With this model, we want to test whether there is a significant effect of being in the guilty group, being in the relevant condition, and/or simultaneously being in the guilty group and relevant condition, on facial temperatures measured over time. In order to estimate parameters (or functions), we need to construct a matrix **Z** where *N* is the total number of functions (*N* = 150, 30 participants × 15 questions). The rows corresponding to the participants in group 1 (innocent) and condition 1 (irrelevant) will have [1 0 0 0], the rows corresponding to the participants group 2 (guilty) and condition 1 (irrelevant) will have [1 1 0 0], the rows corresponding to the participants in group 1 (innocent) and condition 2 (relevant) will have [1 0 1 0], and the rows corresponding to the participants in group 2 (guilty) and condition 2 (relevant) will have [1 1 1 1] in the first four columns. In the next 18 columns, subject *k* in group 1 (guilty) will have a row vector whose *k*th element is one and all the other elements are zero. In the next 12 columns, subject *k* in group 2 (innocent) will have a row vector whose *k*th element is one and all the other elements are zero. Then the model (A9) has the equivalent formulation as linear regression as shown in (A10),

where **x**(*t*) is *N* by 1 vector of facial temperature, β(*t*) = [μ(*t*), α(*t*), β(*t*), γ(*t*), δ_{1}(*t*), ….δ_{N}(*t*)]′, and **e**(*t*) is *N* by 1 vector of residuals. In order to deal with linear dependency in the columns of the design matrix, we need to augment the rows of the design matrix to enforce the sum of the participant specific effects in each group to be zero.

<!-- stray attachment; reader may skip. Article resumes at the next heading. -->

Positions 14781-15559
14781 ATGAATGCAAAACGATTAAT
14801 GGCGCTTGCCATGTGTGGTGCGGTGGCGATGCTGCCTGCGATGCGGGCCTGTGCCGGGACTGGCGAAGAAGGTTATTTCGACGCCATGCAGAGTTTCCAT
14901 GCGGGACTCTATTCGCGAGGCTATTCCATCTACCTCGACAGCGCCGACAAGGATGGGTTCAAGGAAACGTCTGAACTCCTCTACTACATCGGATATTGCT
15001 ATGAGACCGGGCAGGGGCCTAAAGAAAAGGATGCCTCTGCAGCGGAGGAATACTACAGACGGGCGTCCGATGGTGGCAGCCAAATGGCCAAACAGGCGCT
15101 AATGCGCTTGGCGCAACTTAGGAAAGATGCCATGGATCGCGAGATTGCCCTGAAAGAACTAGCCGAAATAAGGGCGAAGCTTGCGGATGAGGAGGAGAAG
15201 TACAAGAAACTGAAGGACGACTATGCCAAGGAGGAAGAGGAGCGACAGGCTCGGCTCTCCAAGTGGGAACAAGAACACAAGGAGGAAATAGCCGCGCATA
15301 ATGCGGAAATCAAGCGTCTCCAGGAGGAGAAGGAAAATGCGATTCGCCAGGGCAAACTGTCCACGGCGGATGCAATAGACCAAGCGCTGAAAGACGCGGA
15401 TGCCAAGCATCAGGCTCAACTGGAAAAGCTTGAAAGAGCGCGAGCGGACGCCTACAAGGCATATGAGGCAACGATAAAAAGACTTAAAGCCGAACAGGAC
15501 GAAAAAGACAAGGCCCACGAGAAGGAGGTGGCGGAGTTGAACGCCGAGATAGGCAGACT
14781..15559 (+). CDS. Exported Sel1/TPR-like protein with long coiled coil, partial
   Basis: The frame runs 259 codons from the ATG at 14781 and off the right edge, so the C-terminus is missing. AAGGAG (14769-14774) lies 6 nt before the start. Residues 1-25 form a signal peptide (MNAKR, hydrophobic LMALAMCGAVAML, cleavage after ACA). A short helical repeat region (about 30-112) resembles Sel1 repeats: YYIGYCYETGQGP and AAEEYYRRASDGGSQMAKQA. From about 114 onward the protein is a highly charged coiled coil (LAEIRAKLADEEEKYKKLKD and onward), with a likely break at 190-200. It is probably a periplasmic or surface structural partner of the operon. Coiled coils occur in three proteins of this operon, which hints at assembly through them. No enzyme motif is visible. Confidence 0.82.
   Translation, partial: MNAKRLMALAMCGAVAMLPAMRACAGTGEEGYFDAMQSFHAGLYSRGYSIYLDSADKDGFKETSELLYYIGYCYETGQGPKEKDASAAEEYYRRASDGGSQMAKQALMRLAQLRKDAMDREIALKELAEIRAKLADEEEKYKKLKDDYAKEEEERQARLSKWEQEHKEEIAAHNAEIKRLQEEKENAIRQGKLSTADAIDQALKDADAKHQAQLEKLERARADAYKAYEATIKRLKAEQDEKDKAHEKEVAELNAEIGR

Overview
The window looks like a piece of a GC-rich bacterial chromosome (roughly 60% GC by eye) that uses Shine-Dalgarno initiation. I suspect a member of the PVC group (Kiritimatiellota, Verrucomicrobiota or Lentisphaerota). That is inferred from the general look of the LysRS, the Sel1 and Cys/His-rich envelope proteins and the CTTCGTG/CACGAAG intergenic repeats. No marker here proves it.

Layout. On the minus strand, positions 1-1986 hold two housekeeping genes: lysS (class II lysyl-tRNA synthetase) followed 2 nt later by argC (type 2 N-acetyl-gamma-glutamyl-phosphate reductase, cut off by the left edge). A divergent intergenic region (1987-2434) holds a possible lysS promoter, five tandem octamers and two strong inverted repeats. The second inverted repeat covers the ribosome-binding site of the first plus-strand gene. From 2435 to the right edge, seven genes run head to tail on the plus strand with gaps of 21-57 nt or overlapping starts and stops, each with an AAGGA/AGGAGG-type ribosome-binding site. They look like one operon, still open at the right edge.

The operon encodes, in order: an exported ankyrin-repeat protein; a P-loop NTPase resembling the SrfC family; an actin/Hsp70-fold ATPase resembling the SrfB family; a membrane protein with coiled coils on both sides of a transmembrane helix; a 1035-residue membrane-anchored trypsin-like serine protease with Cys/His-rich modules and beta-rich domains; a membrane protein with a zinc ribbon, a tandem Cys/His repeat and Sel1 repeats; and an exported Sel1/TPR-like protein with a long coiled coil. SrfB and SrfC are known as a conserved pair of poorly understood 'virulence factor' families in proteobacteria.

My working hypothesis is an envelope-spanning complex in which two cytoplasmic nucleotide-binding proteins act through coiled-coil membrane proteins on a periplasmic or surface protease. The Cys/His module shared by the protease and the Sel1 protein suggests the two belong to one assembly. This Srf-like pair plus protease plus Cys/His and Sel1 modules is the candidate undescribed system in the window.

The regression coefficients β(*t*), are the parameters that we want to estimate and they can be estimated by minimizing the following objective function.

This objective function has the same structure as the objective function (A5) of the penalized least-squares smoothing. Basically, the regression coefficients are obtained by minimizing sum of squared differences between the function value **x**(*s*) and the predicted value **Z**β(*s*) over all possible values of *s*, i.e., minimizing (A12), the first term of the objective function.

The second term of the objective function is introduced to control the roughness of the regression coefficient function β. The inner product of the second derivative of β(*s*), [*D*^{2} β(*s*)]′[*D*^{2} β(*s*)], is defined as the curvature of the function β at time *s*. Therefore, the function's roughness measured across all argument values *s* is the integrated curvature as given in (A13).